For an event as much a part of the human psyche and experience, the pantheon of great holiday movies is surprisingly empty. I can think of two, OK maybe three, holiday movies that hold up over time. It’s a Wonderful Life, A Christmas Story and Bad Santa. Maybe that last one doesn’t technically qualify as a holiday movie, but it took place during the holidays, Billy Bob Thornton dresses up in a red suit and there are plenty of Christmas references in the film, so I’ll make the case.  

The problem, and there are many, seems to be a rigid adherence to some moral obligation or some other holiday cliché about the brotherhood of man. Finnish film Rare Exports: A Christmas Tale, written and directed by Jalmari Helander, does an exceptional job of throwing away the Christmas story playbook and starting from scratch to reimagine a classic childhood fantasy for the holidays. Helander manages to artfully craft a timely disrobing of that ubiquitous spokesman for retailers and the corporate dollar machine, Jolly ol’ Saint Nick.

Any obvious holiday spirit or moral lesson in Rare Exports is buried nicely under the unadulterated vision of St. Nicolas and the Krampus of Alpine tradition and lore. Before the corporate makeover in the 19th century, the Krampus were St. Nick’s elves, and they did the more unpopular tasks assigned to Saint Nick these days. They were depicted in legend with long, pointed tongues, cloven hooves and the curled horns of a goat. And the business they carried out was a beating with a birch rod, a tight wrapping of extremities with chains and a one-way ticket to hell in a wicker basket for those that hadn’t lived up to the ‘standards’ that all little boys and girls should abide.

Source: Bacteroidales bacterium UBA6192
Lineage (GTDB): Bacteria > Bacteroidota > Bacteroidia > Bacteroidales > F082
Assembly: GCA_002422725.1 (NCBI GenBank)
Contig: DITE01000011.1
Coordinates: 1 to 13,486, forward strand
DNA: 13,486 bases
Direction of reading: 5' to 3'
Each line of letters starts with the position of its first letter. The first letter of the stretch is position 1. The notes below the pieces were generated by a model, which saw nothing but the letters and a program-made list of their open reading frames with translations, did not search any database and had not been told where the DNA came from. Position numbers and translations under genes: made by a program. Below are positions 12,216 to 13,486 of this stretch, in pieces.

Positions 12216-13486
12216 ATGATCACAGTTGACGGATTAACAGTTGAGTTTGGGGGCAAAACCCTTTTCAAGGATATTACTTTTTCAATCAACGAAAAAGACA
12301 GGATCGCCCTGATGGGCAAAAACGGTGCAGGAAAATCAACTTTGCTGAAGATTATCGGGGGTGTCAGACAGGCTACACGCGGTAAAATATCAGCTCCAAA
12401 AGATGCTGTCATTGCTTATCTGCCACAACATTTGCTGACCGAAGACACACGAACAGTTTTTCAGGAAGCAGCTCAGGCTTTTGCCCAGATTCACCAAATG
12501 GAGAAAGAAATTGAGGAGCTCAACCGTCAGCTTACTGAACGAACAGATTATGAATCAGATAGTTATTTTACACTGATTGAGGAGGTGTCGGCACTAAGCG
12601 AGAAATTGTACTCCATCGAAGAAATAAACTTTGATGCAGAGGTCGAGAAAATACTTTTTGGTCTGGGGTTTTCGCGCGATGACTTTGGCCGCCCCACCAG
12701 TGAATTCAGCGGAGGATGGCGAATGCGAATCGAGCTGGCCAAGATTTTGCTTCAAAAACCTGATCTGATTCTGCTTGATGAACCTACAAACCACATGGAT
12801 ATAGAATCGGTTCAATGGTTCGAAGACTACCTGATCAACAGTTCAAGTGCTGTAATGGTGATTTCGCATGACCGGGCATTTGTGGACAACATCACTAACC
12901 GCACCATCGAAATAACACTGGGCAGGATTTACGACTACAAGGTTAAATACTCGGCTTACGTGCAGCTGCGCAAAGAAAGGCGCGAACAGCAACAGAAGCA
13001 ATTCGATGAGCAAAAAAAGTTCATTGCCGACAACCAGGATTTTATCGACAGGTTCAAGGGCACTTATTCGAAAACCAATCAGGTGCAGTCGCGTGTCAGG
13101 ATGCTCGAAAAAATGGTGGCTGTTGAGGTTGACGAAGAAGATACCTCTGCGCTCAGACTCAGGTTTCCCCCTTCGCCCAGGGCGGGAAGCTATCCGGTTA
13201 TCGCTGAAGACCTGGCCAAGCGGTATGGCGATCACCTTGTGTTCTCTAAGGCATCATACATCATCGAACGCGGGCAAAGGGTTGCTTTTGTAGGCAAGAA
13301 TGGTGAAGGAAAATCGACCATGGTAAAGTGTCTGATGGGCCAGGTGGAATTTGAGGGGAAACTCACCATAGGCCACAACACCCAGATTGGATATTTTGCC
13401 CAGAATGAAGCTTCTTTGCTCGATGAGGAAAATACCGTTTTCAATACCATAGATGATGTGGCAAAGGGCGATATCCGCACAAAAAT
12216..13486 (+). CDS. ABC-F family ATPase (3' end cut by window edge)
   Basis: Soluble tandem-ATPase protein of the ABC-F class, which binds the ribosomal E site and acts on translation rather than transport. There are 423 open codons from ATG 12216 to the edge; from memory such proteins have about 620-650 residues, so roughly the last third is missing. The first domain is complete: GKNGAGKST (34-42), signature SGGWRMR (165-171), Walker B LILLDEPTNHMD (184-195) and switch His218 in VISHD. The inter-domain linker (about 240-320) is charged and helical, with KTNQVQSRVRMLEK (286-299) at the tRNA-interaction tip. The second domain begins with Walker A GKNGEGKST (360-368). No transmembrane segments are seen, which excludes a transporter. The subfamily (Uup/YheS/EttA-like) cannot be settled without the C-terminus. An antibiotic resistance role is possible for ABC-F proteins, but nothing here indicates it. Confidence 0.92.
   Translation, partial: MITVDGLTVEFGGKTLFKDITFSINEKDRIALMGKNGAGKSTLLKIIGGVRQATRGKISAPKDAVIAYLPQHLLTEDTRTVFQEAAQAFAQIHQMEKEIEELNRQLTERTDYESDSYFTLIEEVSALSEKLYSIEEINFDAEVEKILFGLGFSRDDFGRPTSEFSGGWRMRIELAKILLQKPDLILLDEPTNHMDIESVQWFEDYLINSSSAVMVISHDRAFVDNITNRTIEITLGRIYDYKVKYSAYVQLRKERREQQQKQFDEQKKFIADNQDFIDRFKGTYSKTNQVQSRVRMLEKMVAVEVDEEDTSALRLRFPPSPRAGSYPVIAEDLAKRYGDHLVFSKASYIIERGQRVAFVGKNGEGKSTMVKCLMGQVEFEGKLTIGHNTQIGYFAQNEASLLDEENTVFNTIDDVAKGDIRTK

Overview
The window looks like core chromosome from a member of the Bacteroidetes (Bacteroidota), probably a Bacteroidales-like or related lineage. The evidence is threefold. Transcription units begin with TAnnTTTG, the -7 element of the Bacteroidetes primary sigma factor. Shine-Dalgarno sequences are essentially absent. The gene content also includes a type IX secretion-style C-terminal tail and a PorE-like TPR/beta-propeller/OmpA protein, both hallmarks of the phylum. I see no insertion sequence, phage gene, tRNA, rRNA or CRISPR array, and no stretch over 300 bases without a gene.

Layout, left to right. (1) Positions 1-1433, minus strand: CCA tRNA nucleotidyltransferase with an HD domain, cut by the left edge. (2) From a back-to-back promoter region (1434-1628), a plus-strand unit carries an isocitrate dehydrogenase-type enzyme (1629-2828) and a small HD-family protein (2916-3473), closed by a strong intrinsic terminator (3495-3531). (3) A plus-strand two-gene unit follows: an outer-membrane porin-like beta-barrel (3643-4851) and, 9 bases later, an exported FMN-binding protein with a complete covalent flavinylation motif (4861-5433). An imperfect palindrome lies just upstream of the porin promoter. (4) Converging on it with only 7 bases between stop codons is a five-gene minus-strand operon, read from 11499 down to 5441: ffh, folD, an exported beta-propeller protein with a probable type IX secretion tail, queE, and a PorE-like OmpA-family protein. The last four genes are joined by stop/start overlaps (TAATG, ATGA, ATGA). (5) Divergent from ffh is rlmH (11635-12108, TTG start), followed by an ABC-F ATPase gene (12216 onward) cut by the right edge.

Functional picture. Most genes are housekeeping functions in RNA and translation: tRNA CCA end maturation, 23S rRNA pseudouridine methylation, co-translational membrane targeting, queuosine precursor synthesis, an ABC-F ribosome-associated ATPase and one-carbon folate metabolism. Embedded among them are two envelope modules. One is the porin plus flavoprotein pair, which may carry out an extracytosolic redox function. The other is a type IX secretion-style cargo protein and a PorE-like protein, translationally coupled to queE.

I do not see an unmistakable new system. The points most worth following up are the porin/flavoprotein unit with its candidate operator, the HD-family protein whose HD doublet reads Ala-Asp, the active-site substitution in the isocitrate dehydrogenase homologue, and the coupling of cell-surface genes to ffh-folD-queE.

It’s in this land of the Krampus that Rare Exports takes place: the frozen north, the birthplace of the myth of Santa Claus, the Finnish countryside, a place where the children break into. Buried deep in the bowels of a mountain, ostensibly for his crimes rather than his benevolence, an archaeological team is working overtime to blast Saint Nick from the mountain in time to take advantage of his presence for the holidays. It’s a town of wicked little children who smoke and curse, and when they start to go missing, Pietarri (played with spark by Onni Tommila), the one good little boy in the whole town, soldiers up to save the town from certain doom at the hands of Saint Nick and the Krampus.

For a holiday that breeds cynicism and derision from even the most down to earth, Rare Exports: A Christmas Tale is that welcome film that allows you to exhale and have an ironic laugh amidst the mountain of shiny packaging and the non-stop patter of slick salesmanship. A simple, smart and direct telling of a holiday story that is visually arresting without the bludgeoning of Hollywood CGI and a darkly comedic holiday tale. It’s a safe bet that you won’t find a similarly engaging depiction of Santa Claus this season unless you give your out-of-work uncle $50 and a fifth of bourbon to entertain the kids in the neighborhood. Season’s greetings.

Grade: A

Rare Exports: A Christmas Tale releases in select theaters Dec. 10.